Damage by C. ohridella is primarily an aesthetic problem, and there is no evidence that infestation, on its own, causes dieback or a decline in tree health, or tree death. Consequently, there is no reason to fell and remove trees just because they are attacked by C. ohridella. Even severely infested trees will re-flush as normal in the following spring.
However, damage to trees in parks, gardens and in other urban situations can be reduced by removing fallen leaves during the autumn and winter, and this can help ensure that trees retain their vitality.
In the long-term, it is hoped that biological control will lead to a permanent reduction in the pest population.
Where the moth is established, the safest and most practical means of control is to remove fallen leaves during the autumn and winter. C. ohridella over-winters as a pupa in the fallen leaves, and commercial composting of leaves or burning them (if local regulations allow) destroys the pupae and reduces the moth population in the following spring.
Composting is less effective when leaves are collected into smaller heaps, as in gardens, because temperatures in small heaps are too low to kill the pupae. However, in these situations, covering the leaves with a 10cm layer of soil or 15-30cm layer of other plant material, and leaving the heaps undisturbed until the end of May, will prevent adult emergence in the spring and will help to reduce damage.
Leaf removal from streets in London
(Photo: M. Bellett-Travers)
Leaf removal is effective because it eliminates the first generation of moths in the spring and reduces infestation at the start of the growing season. This is when trees are growing most strongly and when any reduction in damage is of the greatest benefit. Trees will become re-infested later in the summer, as moths fly in from the surrounding area, but damage at this time, toward the end of the season, is much less important.
A variety of chemical insecticides have been shown to be effective in controlling C. ohridella and preventing leaf damage, but they are difficult to apply safely and efficiently, particularly to large trees and trees growing in urban areas, and they are relatively expensive.
Insecticide applications are also effective for only one, sometimes two, growing seasons and therefore they would also need to be applied almost every year in order to maintain low rates of infestation.
Leaf removal is a far safer and more practical and environmentally friendly way of managing the pest.
Aesculus species and hybrids resistant to C. ohridella would seem more appropriate for new plantings at the present time. Even amongst white flowering horse chestnut (Aesculus hippocastanum), individual trees appear to vary in their susceptibility to the pest. In Europe, a small number of A. hippocastanum trees have been observed to be relatively resistant to attack and to suffer low rates of damage.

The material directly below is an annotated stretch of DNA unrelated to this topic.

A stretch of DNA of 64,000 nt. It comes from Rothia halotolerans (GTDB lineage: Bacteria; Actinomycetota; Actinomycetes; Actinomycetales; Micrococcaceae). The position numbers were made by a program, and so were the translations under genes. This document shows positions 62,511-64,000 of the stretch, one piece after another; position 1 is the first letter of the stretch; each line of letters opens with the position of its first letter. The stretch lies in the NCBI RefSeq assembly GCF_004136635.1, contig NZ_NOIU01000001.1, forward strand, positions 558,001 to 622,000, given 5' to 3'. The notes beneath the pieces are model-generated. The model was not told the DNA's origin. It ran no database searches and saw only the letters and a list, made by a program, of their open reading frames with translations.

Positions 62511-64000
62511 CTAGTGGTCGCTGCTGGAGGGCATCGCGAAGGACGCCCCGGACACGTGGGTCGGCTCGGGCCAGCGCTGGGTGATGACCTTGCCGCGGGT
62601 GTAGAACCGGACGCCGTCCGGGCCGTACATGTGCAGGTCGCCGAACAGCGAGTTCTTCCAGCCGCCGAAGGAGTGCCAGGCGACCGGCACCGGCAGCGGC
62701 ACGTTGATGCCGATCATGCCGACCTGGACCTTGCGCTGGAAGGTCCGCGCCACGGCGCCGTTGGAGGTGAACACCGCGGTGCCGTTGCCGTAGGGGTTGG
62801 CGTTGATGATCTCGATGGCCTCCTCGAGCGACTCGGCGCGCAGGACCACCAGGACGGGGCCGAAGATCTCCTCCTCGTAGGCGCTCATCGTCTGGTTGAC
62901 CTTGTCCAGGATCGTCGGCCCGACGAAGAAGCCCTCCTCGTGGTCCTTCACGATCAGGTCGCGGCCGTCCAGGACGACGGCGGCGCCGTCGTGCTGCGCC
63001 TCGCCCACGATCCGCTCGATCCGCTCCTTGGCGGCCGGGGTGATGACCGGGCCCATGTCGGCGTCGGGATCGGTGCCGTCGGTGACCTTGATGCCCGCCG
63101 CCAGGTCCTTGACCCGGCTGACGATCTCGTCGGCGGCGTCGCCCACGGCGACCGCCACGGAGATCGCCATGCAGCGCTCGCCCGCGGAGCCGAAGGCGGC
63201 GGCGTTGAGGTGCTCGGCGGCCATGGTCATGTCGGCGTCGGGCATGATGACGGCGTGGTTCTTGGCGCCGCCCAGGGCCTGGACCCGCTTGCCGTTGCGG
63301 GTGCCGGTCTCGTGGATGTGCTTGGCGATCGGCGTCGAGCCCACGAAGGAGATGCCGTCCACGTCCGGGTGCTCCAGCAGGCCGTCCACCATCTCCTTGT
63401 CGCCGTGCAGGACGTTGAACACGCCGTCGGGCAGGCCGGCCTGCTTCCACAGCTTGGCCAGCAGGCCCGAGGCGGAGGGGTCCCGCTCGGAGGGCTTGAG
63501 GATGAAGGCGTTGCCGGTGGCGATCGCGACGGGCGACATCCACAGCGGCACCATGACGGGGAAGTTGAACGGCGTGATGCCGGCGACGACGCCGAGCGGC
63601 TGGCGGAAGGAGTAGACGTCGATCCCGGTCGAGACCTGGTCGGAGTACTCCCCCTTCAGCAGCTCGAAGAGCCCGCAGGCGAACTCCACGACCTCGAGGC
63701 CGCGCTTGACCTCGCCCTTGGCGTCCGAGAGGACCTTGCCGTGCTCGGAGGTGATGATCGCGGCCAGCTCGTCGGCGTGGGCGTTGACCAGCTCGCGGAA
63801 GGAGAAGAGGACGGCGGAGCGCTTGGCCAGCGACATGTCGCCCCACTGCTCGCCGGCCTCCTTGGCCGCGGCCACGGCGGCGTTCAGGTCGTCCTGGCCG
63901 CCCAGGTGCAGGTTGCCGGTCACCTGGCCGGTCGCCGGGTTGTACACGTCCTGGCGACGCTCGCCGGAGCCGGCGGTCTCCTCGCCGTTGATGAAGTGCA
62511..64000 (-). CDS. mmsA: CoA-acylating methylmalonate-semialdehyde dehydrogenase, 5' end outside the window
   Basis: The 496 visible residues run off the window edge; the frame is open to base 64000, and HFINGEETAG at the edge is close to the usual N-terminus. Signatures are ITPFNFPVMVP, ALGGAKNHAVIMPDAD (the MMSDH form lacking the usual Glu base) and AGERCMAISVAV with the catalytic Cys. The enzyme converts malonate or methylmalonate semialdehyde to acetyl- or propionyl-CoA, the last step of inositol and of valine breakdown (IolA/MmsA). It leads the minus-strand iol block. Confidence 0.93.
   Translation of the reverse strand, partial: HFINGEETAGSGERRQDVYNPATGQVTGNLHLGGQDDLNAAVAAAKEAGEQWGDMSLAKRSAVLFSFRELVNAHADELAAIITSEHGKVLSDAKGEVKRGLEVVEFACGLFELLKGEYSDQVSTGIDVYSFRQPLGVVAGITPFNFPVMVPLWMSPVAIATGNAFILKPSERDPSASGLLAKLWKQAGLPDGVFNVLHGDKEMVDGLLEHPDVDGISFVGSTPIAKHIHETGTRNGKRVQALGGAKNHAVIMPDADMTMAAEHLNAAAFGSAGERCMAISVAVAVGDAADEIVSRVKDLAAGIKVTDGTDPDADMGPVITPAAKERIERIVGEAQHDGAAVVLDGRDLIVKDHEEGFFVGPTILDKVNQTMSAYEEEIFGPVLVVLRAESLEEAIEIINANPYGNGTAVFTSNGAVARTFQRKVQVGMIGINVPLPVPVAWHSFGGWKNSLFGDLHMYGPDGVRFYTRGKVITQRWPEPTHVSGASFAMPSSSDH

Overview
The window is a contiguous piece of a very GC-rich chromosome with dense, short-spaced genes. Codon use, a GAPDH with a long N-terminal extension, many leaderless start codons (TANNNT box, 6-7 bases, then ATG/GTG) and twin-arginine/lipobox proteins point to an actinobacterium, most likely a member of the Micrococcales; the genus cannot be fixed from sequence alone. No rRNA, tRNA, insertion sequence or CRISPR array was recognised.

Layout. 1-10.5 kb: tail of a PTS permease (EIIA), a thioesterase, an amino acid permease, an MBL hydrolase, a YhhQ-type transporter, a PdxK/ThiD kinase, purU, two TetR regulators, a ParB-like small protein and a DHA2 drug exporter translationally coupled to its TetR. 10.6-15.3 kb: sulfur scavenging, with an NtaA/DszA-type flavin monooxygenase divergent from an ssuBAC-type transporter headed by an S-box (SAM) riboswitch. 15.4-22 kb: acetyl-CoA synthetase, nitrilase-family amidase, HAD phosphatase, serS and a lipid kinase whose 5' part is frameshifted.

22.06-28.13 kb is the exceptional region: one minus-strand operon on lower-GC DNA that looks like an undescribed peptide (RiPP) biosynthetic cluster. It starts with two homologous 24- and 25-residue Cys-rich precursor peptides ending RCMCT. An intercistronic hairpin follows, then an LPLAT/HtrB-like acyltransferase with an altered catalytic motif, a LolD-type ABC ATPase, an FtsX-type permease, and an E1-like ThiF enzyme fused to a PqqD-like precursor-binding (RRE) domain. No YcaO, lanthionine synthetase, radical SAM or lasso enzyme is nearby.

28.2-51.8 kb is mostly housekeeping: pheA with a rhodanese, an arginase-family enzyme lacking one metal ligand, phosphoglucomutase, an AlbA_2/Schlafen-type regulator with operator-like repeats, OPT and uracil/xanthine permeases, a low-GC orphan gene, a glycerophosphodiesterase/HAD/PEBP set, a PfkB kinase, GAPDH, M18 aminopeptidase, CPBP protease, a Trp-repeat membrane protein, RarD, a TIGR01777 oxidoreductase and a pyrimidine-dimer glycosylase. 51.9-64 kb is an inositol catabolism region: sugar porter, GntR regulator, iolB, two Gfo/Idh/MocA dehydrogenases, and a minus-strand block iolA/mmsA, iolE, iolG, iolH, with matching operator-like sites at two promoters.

The use of resistant planting stock of A. hippocastanum has not been widely explored, but were it to be developed, it might prove effective in limiting damage from C. ohridella in new plantings.
See also Host plants of Cameraria ohridella
In the long-term, a permanent reduction in C. ohridella populations is only likely to be achieved by either native parasitoid wasps or other natural enemies adapting to the moth and causing greater mortality, or by the deliberate introduction and release of specific parasitoids as part of a biological control programme.
However, the area of origin of C. ohridella is still unknown and there appears no immediate prospect of finding and releasing a suitable biocontrol agent within the next few years.
It is not possible to prevent spread through phytosanitary measures because of the high risk of movement by passive transport. Controls on planting material would have little effect as nursery stock is moved in the dormant season when leaves are not present.
More detailed information on the likely impact of C. ohridella in Great Britain, and on ways to reduce damage to horse chestnut, can be found in:
Kehrli, P. and Bacher, S. (2003). Date of leaf litter removal to prevent emergence of Cameraria ohridella in the following spring. Entomologia Experimentalis et Applicata 107, 159–162.
Kehrli, P. and Bacher, S. (2004). How to safely compost Cameraria ohridella-infested horse chestnut leaf litter on private compost heaps. Journal of Applied Entomology 128, 707–709.
Mabbett T (2006) Horse chestnut leaf miner. Quarterly Journal of Forestry 101, 39–41.
Pavan. F., Barro. P., Bernardinelli. I., Gambon. N. and Zandigiacomo. P. (2003). Cultural control of Cameraria ohridella on horse chestnut in urban areas by removing fallen leaves in autumn. Journal of Arboriculture 29, 253–258.
Straw, N.A. and Bellet-Travers, M. (2005). Impact and management of the horse chestnut leaf-miner (Cameraria ohridella). Arboricultural Journal 28, 67–83.